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JEAN SHEPHERD–in the public domain

C. public domain

A major question in the world of Jean Shepherd’s radio broadcasts (in NYC 1955-4/1/1977 plus a couple of years before that in Cincinnati and Philadelphia) is whether they have a copyright–whether they are in the public domain.  If they are in the public domain, anyone can sell the audios without fear, and anyone can transcribe the audios (as I do) and publish them without fear of legal problems. Although people have been distributing Shep’s audios since before he died, the tricky and subtle issue had never been resolved beyond some peoples’ doubts as far as I know.

Library of Congress

“What Is Not Protected by Copyright? Several categories of material are generally not eligible for federal copyright protection. These include among others: • works that have not been fixed in a tangible form of expression (for example, choreographic works that have not been notated or recorded, or improvisational speeches or performances that have not been written or recorded)”

[I believe that what’s important here is “improvisational

speeches or performances”]

Here’s what the Stanford University Library website declares

(http://fairuse.stanford.edu/overview/public-domain/welcome):

Welcome to the Public Domain

The term “public domain” refers to creative materials that are not protected by intellectual property laws such as copyright, trademark, or patent laws. The public owns these works, not an individual author or artist. Anyone can use a public domain work without obtaining permission, but no one can ever own it. An important wrinkle to understand about public domain material is that, while each work belongs to the public, collections of public domain works may be protected by copyright. If, for example, someone has collected public domain images in a book or on a website, the collection as a whole may be protectible even though individual images are not. You are free to copy and use individual images but copying and distributing the complete collection may infringe what is known as the “collective works” copyright. Collections of public domain material will be protected if the person who created it has used creativity in the choices and organization of the public domain material. This usually involves some unique selection process, for example, a poetry scholar compiling a book — The Greatest Poems of e.e. cummings.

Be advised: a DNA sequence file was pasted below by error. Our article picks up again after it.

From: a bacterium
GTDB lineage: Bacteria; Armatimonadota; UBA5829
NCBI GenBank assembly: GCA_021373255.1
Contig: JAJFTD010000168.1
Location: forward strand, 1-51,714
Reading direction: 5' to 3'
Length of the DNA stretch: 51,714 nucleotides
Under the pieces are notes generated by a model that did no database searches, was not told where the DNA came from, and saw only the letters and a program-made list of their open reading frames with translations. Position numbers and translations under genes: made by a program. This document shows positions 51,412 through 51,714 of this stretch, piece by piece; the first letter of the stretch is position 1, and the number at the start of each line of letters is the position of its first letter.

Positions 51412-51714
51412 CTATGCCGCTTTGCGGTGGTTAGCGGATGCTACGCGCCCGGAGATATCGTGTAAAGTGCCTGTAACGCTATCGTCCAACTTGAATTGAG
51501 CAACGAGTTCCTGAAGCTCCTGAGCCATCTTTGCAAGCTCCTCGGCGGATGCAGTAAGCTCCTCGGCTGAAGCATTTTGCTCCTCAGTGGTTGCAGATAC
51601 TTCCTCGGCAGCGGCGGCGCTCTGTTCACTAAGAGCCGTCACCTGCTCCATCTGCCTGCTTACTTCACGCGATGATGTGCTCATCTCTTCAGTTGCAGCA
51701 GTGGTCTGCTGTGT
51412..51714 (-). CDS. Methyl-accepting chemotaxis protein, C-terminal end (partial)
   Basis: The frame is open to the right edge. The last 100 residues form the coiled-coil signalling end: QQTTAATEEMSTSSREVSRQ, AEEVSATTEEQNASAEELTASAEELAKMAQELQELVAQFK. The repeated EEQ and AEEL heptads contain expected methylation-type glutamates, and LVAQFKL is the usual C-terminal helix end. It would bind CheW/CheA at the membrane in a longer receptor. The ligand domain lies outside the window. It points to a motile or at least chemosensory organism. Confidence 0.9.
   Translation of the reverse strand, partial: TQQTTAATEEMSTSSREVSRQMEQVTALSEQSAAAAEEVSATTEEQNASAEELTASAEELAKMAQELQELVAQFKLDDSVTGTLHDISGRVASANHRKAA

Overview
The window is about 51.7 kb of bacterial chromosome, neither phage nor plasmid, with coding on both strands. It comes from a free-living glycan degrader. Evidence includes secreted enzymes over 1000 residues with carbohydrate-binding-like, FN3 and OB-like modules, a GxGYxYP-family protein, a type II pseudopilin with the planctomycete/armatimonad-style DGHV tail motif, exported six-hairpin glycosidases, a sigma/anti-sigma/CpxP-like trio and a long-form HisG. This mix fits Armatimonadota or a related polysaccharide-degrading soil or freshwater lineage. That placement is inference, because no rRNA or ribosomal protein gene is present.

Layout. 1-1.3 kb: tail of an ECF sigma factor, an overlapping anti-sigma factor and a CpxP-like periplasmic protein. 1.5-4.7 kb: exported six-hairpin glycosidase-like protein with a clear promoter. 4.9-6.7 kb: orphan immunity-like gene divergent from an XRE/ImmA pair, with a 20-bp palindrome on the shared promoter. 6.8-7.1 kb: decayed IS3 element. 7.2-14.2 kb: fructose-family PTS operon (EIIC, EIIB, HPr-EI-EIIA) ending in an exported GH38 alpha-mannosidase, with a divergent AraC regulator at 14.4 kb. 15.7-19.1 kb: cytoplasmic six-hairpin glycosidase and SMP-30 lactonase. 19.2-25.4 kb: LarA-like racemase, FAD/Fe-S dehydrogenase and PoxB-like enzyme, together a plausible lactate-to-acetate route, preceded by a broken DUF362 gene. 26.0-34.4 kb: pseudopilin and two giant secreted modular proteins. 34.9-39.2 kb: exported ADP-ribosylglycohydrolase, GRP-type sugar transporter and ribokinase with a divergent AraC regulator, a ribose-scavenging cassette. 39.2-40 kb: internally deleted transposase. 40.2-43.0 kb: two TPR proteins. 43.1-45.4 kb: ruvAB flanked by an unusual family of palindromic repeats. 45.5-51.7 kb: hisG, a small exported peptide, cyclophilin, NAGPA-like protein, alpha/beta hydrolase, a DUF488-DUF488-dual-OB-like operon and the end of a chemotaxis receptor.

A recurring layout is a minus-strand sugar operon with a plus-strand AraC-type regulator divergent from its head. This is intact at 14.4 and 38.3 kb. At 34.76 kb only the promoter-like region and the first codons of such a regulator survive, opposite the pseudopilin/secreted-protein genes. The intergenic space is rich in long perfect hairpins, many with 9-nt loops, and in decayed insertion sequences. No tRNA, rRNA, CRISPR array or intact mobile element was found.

This would apply to those who sell audios of Shep’s radio programs (as does Max Schmid: http://www.sheptapes.com), my extensive transcript excerpts in my EYF!,  and my own recent manuscripts consisting of my edited transcripts and commentaries on Shep’s Army stories, my transcripts of his travel narratives, and much more. Max good photo

SHEP'S.ARMY.Cover_Final

Without these uses of Shepherd’s broadcasts, I’d fear that his main claim to creative immortality would be gone with the wind into the ether. (Shep is acknowledged four times at the beginning of A Christmas Story but almost nobody reads opening film titles.)

♦  ♦  

The above was preface.

Below is a condensed narrative regarding my current adventures.

For years I’ve been searching for the answer as to whether Shepherd’s improvised broadcasts are (and can be proven to be) in the public domain. All evidence–the U. S. Copyright website, the lack of legal action against their use, massive commercial sales of thousands of his radio audios (and many other old time radio audios)–all indicate that they are being sold without legal hassle and are thus probably in the public domain.

Publishers of my Shep’s Army wanted a definitive answer to prevent possible legal problems. Through the help of Nick Mantis (Creator of the documentary-in-progress on Shep’s life) I requested an answer from a copyright lawyer. I got a good but not 100% definitive response–so my publisher took part of my royalty rate to secure safety from possible lawsuit.

On the colophon page of Shep’s Army, it states:

“Published by arrangement with the Estate of Jean Shepherd, Irwin Zwilling, Executor.”

public domain artwork